Northampton Press

Sunday, September 15, 2019

E. Allen gets briefing on joint comprehensive plan

Wednesday, July 24, 2019 by Paul Cmil Special to The Press in Local News

At its workshop meeting July 10, the Lehigh Valley Planning Commission sought support for a new regional plan dubbed River Central Comprehensive (RCC) Plan. When initially introduced, Supervisor Mark Schwartz expressed his doubts about the concept — hence, the briefing.

The RCC was initially conceived during an informal session between Chris Garges, Hanover Township (Lehigh County) manager, and Peter Paone, North Catasauqua Borough Council president. Both municipalities needed to update their decades-old comprehensive plans and neither wanted to spend the $40,000 estimated cost. They wanted to pursue an approved cooperation agreement called a regional plan.

Although more small communities are working with regional planning, the concept is relatively new. Schwartz initially opposed the measure because East Allen did not have good results with the first regional plan it joined, the Nazareth Area Council of Governments. In addition, the township had just submitted the last payment on its latest comprehensive plan.

The introduction to the discussion was how RCC would be different than NAZCOG.

“I think we are better able to understand how to make these things work,” said Becky Bradley, LVPC executive director.

While regional planning has its detractors, Garges and Paone have been sending out invitations to get on board. Price of admission is estimated at $20,000.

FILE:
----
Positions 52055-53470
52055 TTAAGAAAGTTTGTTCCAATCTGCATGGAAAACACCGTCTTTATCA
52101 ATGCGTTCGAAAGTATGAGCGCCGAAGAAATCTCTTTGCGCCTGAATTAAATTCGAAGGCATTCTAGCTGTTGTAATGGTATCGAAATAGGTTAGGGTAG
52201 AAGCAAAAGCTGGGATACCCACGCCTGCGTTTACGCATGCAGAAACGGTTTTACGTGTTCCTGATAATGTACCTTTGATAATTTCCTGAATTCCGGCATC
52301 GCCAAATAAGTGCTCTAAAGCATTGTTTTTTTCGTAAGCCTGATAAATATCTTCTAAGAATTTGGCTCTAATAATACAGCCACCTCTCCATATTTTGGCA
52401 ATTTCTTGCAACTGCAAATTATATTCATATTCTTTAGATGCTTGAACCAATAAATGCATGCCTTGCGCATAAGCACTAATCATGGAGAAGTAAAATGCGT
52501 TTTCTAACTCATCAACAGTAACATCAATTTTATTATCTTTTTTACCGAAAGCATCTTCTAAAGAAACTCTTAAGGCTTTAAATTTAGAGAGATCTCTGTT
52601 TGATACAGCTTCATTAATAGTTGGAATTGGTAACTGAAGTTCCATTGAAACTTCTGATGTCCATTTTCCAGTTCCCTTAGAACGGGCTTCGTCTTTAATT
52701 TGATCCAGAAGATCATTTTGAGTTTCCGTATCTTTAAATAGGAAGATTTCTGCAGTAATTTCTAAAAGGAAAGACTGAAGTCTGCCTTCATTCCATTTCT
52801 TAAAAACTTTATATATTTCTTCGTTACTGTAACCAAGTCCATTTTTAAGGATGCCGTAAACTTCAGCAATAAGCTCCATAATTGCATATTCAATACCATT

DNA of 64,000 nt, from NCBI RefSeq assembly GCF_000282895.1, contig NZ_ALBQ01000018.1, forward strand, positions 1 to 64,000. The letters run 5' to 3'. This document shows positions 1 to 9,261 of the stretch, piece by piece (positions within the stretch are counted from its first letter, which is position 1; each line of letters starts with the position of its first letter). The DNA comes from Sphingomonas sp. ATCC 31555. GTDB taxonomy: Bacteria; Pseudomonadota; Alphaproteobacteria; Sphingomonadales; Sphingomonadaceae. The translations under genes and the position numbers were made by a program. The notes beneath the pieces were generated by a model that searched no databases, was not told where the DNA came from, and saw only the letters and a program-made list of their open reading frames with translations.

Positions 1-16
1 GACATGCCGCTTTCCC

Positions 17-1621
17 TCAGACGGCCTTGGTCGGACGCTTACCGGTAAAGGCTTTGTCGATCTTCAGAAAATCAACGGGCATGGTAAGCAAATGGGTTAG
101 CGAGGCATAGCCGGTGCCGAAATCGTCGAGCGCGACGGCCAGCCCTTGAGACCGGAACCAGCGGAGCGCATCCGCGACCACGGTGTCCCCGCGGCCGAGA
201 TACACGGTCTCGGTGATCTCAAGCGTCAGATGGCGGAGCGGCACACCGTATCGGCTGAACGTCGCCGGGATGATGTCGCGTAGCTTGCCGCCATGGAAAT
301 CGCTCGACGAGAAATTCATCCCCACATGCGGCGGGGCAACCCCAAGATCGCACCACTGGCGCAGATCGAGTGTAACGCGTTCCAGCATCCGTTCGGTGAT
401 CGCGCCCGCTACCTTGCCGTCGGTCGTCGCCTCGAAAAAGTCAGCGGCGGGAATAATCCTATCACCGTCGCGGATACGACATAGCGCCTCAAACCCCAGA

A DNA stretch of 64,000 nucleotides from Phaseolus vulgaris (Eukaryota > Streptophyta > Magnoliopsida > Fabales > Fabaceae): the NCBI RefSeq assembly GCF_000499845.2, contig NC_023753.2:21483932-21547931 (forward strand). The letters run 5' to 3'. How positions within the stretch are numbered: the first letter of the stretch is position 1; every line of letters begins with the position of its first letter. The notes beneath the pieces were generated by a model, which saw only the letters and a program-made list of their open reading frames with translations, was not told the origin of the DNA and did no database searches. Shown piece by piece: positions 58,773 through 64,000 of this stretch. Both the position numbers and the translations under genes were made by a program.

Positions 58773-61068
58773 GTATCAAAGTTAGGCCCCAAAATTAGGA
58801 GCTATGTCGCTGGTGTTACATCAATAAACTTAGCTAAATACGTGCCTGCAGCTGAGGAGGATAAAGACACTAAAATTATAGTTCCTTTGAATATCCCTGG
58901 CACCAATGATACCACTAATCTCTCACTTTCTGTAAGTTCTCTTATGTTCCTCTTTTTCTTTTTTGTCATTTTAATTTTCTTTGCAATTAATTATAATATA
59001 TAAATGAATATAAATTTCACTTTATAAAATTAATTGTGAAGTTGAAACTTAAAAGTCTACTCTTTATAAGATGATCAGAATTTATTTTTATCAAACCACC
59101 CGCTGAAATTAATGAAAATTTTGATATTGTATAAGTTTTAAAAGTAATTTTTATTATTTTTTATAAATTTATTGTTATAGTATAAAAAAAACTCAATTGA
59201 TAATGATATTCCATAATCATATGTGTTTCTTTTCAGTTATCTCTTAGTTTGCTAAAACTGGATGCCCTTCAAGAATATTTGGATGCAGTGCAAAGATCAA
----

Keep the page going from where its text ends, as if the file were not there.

Why is regional planning becoming a key element in the first place?

According to Bradley, with support from Brent Green, East Allen Township’s manager, the base document governing municipal planning is the Municipal Planning Code. The state requires all municipalities to allocate space for every type of zoning use.

Under the RCC concept, each municipality does not need to have space for every conceivable land use. The other upside is that the municipalities can plan for interconnecting walking/biking trails that allow for better recreational uses.

There are disadvantages, as NAZCOG demonstrated. Politics can get in the way. LVPC believes it can control the political problems.

If the working groups can forge a regional comprehensive plan, zoning ordinances at every municipality would need to be revamped to fall within the structure. There would be no need to have a provision for dense, high-rise senior apartments in East Allen Township; the condition is met in Catasauqua. North Catasauqua would not need to have a provision for agricultural set-asides. Hanover’s Primo Warehouse can serve as a base for combined food processing warehouse/trucking facility.

However, as East Allen Township Solicitor Joseph Piperato explained, regional planning does not cure all problems.

“There are still problems,” he said. “The Rockefeller curative amendment the township is facing would not go away, but developers are wary of regional planning modules like this. It gives them less flexibility.”

Solicitor Jackson Eaton, of Hanover Township, has a draft agreement that Hanover, Catasauqua, North Catasauqua and East Allen promised to review. Other municipalities have been contacted.

LVPC is pushing the concept ever bigger, but there is local consideration that a large regional plan minimizes the contribution of each municipality and the municipalities might lose planning abilities.